It may have been the most optional practice of the year for the Buffalo Sabres. There were just six players on the ice. One was goaltender Chad Johnson. One was Tyler Ennis, a member of the team’s injured reserve list. They joined Cal O’Reilly, Jake McCabe, Nicolas Deslauriers and Carlo Colaiacovo for about a 45-minute session with the assistant coaching staff.
Heck, even head coach Dan Bylsma took a day off from the skates.
It was a needed break for the Sabres, who are in the midst of a brutal schedule. However you slice the segments, December has been a lot of games in not many days with a western road swing thrown in for good measure. When they host the Anaheim Ducks on Thursday in First Niagara Center, it will be their third game in four nights. They finish the week hosting Chicago on Saturday afternoon for five games in eight days before a luxurious six-day holiday break that includes five days with no practice scheduled.
“I feel like we’re in an Olympic year with the number of days in between games,” Bylsma noted.
In an ideal world, the Sabres coaching staff would moderate players’ minutes during these scheduling streaks. But when you’re down 1-0 in Detroit and it’s late in the game and you feel a goal is near, there’s not much thought to the reality of getting on a plane back to Buffalo to face New Jersey the next night.
“You’d like to get in games where you can manage everybody’s minutes and spread them out. You get a game in Detroit where you get down, you’re really pressing and you lean on 10 or 12 guys an awful lot,” Bylsma said. “Then having to come back and play against New Jersey and see that situation where we’re playing back-to-backs and five-in-eight nights, and I think you saw it a little bit in the team.”
There may have been a lag to the Sabres game in the 2-0 loss to the Devils on Tuesday but regardless of the outcome, it was likely the Sabres would have followed that game with an optional practice.
That doesn’t mean, however, there’s no work.
Bylsma called it a “get what you need” day. Players had off-ice recovery sessions or worked rehabilitation exercises on nagging injuries or stiff and sore body parts. While the visible skills and strategies are done during practice, perhaps the most underrated component for players’ ability on the ice is what they do after the game.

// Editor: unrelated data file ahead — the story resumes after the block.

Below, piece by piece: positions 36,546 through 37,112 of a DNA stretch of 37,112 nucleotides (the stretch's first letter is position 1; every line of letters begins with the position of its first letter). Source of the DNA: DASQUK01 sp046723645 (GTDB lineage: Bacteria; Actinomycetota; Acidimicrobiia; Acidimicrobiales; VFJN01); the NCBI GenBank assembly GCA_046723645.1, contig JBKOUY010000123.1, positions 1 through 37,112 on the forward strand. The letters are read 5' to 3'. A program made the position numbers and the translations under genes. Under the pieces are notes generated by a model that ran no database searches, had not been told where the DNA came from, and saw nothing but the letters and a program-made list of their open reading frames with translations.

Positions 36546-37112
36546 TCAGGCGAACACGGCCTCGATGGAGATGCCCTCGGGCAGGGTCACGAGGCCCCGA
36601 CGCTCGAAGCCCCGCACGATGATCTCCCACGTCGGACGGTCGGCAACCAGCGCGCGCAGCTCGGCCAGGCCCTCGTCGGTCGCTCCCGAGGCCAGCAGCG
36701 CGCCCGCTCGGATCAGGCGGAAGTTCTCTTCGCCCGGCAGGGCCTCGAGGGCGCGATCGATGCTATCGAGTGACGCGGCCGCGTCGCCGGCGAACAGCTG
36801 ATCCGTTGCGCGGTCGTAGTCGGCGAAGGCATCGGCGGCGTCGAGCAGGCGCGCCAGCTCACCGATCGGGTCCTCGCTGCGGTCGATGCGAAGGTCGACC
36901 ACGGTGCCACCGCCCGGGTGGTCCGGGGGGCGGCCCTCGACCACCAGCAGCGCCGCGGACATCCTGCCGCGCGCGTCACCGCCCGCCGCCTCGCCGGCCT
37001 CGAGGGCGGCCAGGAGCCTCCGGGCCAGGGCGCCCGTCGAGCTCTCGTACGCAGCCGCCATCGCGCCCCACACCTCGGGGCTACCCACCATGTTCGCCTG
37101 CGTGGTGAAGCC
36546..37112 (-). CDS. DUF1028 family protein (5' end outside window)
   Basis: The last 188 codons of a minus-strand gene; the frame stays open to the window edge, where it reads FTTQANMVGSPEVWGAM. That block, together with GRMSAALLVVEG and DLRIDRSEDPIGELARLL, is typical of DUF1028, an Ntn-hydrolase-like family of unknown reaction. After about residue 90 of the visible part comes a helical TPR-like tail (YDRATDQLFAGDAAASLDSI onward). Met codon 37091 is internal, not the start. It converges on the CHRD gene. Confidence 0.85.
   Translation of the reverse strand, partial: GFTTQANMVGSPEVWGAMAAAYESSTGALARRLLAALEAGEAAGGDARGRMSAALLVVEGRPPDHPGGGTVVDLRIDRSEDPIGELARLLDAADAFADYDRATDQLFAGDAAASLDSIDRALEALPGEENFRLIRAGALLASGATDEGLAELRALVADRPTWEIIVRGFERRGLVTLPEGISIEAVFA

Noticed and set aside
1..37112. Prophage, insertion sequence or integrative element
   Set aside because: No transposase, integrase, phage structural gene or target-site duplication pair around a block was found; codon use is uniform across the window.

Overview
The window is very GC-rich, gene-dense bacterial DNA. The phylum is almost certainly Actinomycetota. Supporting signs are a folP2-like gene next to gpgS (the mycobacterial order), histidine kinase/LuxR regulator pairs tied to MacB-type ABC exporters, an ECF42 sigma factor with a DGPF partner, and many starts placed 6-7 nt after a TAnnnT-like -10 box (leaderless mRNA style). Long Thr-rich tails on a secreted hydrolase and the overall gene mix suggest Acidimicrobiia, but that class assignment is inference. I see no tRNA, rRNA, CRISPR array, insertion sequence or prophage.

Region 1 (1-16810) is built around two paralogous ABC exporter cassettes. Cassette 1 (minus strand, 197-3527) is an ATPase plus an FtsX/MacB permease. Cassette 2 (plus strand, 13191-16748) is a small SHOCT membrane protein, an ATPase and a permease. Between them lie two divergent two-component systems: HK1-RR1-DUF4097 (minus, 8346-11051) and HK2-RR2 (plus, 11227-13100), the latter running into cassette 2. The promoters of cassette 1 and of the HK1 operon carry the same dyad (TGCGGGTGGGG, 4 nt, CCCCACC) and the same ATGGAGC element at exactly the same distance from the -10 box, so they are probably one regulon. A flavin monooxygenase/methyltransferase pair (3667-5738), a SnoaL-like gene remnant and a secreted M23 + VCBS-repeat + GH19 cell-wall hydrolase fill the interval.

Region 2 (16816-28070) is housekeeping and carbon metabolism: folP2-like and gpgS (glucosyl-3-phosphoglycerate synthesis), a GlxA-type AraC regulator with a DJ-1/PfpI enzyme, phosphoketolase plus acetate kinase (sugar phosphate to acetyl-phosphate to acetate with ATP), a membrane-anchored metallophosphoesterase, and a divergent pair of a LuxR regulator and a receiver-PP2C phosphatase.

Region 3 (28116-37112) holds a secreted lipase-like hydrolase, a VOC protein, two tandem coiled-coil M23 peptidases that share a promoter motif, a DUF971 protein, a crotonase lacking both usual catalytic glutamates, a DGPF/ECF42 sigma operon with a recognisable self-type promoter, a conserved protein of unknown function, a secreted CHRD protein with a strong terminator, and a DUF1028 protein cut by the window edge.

In the hockey vernacular, it’s “taking care of your body.” In the sports science world, it’s called “recovery” and involves replenishing the body – with food, fluid and sleep – to be at optimal performance the next game day.
“I like to take my time. I usually try to eat right away but then stretch,” said Ryan O’Reilly who leads all NHL forwards averaging 21:52 of ice time per game. “Some guys like to stretch right away and then maybe go eat. So you have to find what works for you and I think it developed early in my career when I wasn’t playing a lot of minutes. It was more, I’d be trying to stay in shape, try to keep weight on and strength and maintain it. Now, playing these minutes, it’s about taking care of myself, making sure I can maintain the energy and the pace I need.”
So what’s most important to O’Reilly after a game?
“Just eating the right things right away and stretching,” he said. “I’ve gotta make sure after a game to calm down and relax my entire body so I can sleep and put myself in a spot where I can recover.”
Sleep doesn’t come easily after games. That’s something McCabe has learned. Two years removed from his collegiate days at Wisconsin, the defenseman is on another new learning curve on how to best take care of himself off the ice so he can be his best on it.
“I think last year was the learning curve and even this year is another learning curve between the AHL schedule and the NHL schedule,” McCabe said. “It’s a little bit different but you know it’s just one of those things where you’ve got to be prepared every single game. You’ve got to stick to your same routine and really just be dialed in when that puck drops.”
His postgame go-to is a chilly soak.
“I’m a big fan of cold tubs,” McCabe said. “I’ll go in there for five or 10 minutes. Stretching. Our training staff is great so if we have bumps or bruises we work with them with that. Kinda just sleep too. Try to get as much sleep as possible. It’s not easy to fall asleep after games but you’ve got to try to calm yourself down and get to bed.”